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True to Type Gudjohnsen is Inhibiting His Development

Some see the January transfer window as one of opportunity; however many of the transfers conducted this year have more than a hint of desperation about them. Some, like Robinho and McCarthy, have lingering ambitions to play in the World Cup. Some simply feel they merit more than their current predicament suggests. But January has also seen one of the most enigmatic players in recent times return to English football, Eidur Gudjohnsen.
Read Gudjohnsen’s honours list and it stands up to even the most decorated players in football; he has collected league titles in the Netherlands (PSV), England (Chelsea, twice) and Spain, where he appeared in more than 30 games as Barcelona cleaned up last season. Furthermore, he has achieved all of this without the help of a decent national team. Iceland has never qualified for a major international competition, traditionally the catalyst for players to showcase themselves. Gudjohnsen also has a knack for the spectacular, when watching him play it is clear he is extremely technically gifted.
Yet despite all of this, Eidur has just never quite done it. He has flirted with success; pre-Abramovich he was able to form a fruitful partnership with Jimmy Floyd Hasselbaink, and has contributed significantly in ‘big’ games for all of his clubs. Most fans however will remember him as a periphery figure in the game, a best supporting actor role at both Barcelona and Chelsea. Gudjohnsen was only a starter for Chelsea when they weren’t harbouring title ambitions, and his first team opportunities were limited as Chelsea’s success grew. At Barcelona he was also used sparingly; when the business end of the season approached, the best he could hope for was a substitute appearance.
Based on this, it seems entirely rationale for Gudjohnsen to join Tottenham. He is widely seen as Roman Pavlyuchenko’s replacement, and will doubtless start off this way with Defoe, Keane and Crouch all having successful seasons. Yet I can’t understand the logic in this move. Assuming all players want to play football, why move to yet another club where opportunities are limited? Is the point of moving to a different club not to develop your talent further?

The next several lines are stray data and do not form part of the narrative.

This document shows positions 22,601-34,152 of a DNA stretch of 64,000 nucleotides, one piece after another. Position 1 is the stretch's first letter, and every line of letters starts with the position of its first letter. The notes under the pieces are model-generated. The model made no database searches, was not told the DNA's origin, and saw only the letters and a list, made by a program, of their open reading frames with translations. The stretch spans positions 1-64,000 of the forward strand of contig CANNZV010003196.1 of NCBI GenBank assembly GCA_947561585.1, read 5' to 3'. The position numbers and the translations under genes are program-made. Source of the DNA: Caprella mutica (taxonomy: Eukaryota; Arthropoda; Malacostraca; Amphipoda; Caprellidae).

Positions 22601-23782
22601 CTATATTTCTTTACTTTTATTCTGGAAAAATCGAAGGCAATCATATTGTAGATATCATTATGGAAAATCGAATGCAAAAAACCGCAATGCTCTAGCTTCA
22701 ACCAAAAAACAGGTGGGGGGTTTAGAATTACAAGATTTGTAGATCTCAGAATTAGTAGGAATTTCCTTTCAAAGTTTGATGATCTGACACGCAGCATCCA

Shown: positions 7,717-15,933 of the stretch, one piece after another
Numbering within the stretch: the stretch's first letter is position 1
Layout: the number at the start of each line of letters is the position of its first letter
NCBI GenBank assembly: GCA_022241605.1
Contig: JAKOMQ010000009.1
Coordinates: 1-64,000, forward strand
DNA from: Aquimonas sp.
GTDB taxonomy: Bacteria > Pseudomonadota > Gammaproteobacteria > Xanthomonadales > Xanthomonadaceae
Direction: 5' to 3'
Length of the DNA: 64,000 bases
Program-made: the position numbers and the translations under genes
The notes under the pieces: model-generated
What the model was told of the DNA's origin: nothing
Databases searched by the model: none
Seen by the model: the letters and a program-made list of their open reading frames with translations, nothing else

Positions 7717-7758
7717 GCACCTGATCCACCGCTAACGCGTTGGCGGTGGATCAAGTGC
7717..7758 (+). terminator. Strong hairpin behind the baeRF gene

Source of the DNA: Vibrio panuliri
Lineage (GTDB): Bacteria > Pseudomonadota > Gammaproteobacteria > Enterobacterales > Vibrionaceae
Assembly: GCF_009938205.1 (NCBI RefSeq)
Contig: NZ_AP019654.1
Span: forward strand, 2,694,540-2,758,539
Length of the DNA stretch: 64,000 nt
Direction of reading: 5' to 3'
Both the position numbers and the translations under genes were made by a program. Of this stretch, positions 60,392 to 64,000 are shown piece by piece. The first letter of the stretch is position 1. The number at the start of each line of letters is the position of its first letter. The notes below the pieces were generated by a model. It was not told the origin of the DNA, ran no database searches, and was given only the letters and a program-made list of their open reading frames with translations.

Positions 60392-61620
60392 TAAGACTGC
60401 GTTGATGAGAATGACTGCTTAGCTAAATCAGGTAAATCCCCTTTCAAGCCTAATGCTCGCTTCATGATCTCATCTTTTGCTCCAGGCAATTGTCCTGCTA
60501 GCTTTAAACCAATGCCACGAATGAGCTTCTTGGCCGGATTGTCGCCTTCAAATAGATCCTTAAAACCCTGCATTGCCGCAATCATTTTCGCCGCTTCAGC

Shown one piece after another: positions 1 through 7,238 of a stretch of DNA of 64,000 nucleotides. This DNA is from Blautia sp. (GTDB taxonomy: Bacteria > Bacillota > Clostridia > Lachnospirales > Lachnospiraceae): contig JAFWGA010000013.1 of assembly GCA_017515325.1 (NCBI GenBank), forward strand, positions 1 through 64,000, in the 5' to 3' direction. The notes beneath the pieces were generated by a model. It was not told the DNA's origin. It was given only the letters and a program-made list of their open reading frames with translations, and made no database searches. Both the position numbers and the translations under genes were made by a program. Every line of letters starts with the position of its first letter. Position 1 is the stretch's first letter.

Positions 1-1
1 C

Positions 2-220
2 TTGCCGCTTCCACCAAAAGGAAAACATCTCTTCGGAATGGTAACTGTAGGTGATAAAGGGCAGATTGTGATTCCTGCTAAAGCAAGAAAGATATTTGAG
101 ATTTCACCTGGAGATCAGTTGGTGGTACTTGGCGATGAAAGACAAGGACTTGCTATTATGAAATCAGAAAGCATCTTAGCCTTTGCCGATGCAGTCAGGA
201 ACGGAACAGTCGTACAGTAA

If so Gudjohsen has certainly not made the right decision. He would have been much more suited at West Ham, where a deal had already been agreed and Gudjohnsen had completed a medical. With West Ham languishing near the bottom of the table, Gudjohnsen would almost certainly have been starting every week. To determine why he did choose Tottenham over West Ham would be speculating; human beings are irrational and Gudjohnsen may cite other factors that influenced his decision beyond the realms of football. However we can decipher this; Gudjohnsen has chosen the club that will give him less playing time, and it is once again inhibiting his development as a player.
He can be forgiven for not leaving Chelsea and Barcelona sooner than he did, as any player would like the chance to test their abilities at the highest level. Gudjohnsen is no spring chicken anymore though, and I would imagine he would want to maximise the remainder of his career by playing as much as possible considering he has not been a first team player for a number of year. Moving to Tottenham as fourth choice striker only enforces the belief that Gudjohnsen has never quite done it. Given Gudjohnsen’s fantastic technical ability, if this is to be the enduring image about his career then it will be frustrating. He had the chance to carve out a successful loan spell at West Ham, possibly helping the club to survive relegation. Instead he will start on the bench for Spurs, a role he has played too often in his career in reflection of his ability.
Gudjohnsen is perfectly capable of making a conscious decision over what he sees as important in this stage of his career, but I believe he has made the wrong one, and it will be to the detriment of his development.
Window of Opportunity? I don’t think so.

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